Tirza and Ada have a creepy behavioral nuance:  Fits that escalate into shrieking tantrums.  If they get mad enough, they will pull their own hair and fingers or otherwise harm themselves.  Then they come to us for comfort because pulling their own hair out hurts.

The self-mortification is a weird quirk about foster children that we expected to bypass by adopting infants from foster care.  Here’s a weird mystery of the universe:  Instability and trauma affects children even while they are in the womb.  Hoarding, textbook-severity tantrums, hurting themselves, and other problems can show up in children who have been safe, well-fed and carefully attended since birth.

Unless they are hurting someone else or blatantly defying us, we try to influence behavior by ignoring the bad.  If they think pulling their hair and waving their arms wildly while yodeling will win them attention, they are wrong.  If we do anything about it, we send them to another room where they can be as loud as they want.  When they are ready to be quiet and kind, they can rejoin the party.  No comfort is given for self-inflicted wounds.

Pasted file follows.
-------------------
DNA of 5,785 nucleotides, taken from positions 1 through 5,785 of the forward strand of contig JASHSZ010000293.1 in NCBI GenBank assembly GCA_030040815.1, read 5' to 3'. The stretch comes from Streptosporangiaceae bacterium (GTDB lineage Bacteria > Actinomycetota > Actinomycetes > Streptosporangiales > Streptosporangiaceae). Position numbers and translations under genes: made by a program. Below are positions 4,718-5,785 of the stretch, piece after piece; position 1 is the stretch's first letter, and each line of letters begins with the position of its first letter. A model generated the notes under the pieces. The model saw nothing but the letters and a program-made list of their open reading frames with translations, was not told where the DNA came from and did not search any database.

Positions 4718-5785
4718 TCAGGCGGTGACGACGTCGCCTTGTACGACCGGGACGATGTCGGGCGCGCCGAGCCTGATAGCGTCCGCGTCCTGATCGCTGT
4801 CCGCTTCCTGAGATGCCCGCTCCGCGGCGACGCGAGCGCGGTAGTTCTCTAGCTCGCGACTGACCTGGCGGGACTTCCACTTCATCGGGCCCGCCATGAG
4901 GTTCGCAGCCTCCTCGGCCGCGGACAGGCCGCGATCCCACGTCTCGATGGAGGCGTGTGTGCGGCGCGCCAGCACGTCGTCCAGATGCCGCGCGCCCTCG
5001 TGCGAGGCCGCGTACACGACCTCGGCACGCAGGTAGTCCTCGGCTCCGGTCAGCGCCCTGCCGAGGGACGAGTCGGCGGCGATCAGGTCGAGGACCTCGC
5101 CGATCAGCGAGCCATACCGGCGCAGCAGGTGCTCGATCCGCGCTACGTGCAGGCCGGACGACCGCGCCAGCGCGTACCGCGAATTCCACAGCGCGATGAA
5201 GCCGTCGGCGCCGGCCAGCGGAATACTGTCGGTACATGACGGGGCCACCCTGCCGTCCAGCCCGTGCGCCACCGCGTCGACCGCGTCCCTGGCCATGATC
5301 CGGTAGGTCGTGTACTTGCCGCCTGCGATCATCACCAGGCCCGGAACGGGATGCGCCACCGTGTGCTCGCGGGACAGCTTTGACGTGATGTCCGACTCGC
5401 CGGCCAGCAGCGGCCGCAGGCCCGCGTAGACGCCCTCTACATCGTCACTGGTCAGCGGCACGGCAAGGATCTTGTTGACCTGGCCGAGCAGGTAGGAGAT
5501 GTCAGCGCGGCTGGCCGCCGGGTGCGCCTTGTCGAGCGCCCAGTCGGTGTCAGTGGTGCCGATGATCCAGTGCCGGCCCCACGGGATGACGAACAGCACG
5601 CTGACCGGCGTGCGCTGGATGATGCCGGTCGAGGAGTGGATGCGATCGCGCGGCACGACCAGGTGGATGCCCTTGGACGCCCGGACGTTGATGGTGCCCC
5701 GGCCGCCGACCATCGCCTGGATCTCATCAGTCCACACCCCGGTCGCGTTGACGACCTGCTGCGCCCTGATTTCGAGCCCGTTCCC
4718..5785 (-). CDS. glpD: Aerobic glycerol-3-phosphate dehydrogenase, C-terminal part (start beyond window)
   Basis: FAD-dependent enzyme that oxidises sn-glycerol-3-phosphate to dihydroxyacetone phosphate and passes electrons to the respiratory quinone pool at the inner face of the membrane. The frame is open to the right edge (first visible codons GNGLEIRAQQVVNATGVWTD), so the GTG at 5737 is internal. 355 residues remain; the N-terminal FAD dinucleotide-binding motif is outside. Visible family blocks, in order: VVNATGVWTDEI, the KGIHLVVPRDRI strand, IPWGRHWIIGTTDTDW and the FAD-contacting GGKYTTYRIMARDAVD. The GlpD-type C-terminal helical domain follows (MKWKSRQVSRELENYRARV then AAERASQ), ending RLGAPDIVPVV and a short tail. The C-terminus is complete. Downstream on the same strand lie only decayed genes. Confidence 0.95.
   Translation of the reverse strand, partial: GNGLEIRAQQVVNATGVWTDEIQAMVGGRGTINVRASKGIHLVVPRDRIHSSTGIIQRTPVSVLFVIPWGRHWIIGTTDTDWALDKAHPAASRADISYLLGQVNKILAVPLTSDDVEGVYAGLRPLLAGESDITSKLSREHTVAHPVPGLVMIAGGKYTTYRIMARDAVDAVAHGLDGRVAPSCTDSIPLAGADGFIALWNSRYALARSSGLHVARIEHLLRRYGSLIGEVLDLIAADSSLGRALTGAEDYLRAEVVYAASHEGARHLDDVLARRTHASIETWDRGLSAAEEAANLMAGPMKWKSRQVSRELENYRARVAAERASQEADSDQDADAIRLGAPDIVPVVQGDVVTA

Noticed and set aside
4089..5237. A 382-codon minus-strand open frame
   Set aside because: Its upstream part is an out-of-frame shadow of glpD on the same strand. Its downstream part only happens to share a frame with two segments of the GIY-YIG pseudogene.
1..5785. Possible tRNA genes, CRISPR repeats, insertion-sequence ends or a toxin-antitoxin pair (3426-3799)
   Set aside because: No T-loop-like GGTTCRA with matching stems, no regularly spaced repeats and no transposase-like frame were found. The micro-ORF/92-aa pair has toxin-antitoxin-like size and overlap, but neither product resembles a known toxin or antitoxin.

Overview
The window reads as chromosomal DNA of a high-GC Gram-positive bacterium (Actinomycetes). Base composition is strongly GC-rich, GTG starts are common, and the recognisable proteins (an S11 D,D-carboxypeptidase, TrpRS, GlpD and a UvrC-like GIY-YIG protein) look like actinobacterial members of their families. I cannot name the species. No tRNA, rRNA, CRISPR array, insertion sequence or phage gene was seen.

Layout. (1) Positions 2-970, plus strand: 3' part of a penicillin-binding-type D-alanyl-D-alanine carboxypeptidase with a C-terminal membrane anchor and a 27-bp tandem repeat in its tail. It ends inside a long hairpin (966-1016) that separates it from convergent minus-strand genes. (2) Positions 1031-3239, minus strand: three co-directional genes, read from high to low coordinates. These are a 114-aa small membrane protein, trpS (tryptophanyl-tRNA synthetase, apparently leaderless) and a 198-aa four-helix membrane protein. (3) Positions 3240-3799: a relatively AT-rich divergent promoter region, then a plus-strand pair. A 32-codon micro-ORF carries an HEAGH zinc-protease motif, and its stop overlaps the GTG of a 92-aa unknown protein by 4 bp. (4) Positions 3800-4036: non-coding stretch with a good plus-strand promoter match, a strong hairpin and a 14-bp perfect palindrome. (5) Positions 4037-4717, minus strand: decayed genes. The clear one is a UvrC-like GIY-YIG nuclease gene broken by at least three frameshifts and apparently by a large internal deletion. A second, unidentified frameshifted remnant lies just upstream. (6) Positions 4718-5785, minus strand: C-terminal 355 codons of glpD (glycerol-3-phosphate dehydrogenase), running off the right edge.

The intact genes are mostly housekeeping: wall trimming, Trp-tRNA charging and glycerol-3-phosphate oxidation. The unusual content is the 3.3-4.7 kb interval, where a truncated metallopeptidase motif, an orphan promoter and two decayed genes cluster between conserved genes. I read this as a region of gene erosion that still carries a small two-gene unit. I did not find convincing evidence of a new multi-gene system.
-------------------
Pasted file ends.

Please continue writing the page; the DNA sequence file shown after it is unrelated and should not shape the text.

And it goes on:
The party is an important part.  We shouldn’t neglect everyone and then banish the loud ones to throw violent self-mutilating tantrums in isolation.  We want to reinforce good behavior with attention and praise:  Make the baseline existence in our home a happy, fun adventure where chores are matter-of-fact transitions between play times.

“What a fun time we had with all these toys!  Now it’s time for snack in the kitchen.  We can eat as soon as the toys are put away.”

“Yummy.  That was good food.  What do we do next?  Wash our hands?  Sounds good.  Put our dishes away?  Okay.  You kids sure know what you’re doing.”

“What a great day.  Now it’s time for bed.  Pick up all the toys you want to keep.  If you want, Mommy and Daddy can clean up for you and give all your stuff back to the store to sell to someone else.”

“Now that our room is clean, what do we do to get ready for bed?  Who has their pajamas on?  Who wants to try potty first?  If you get all ready, you get a penny to put in your bucket.”

We get most of these ideas from the Love and Logic series of parenting books.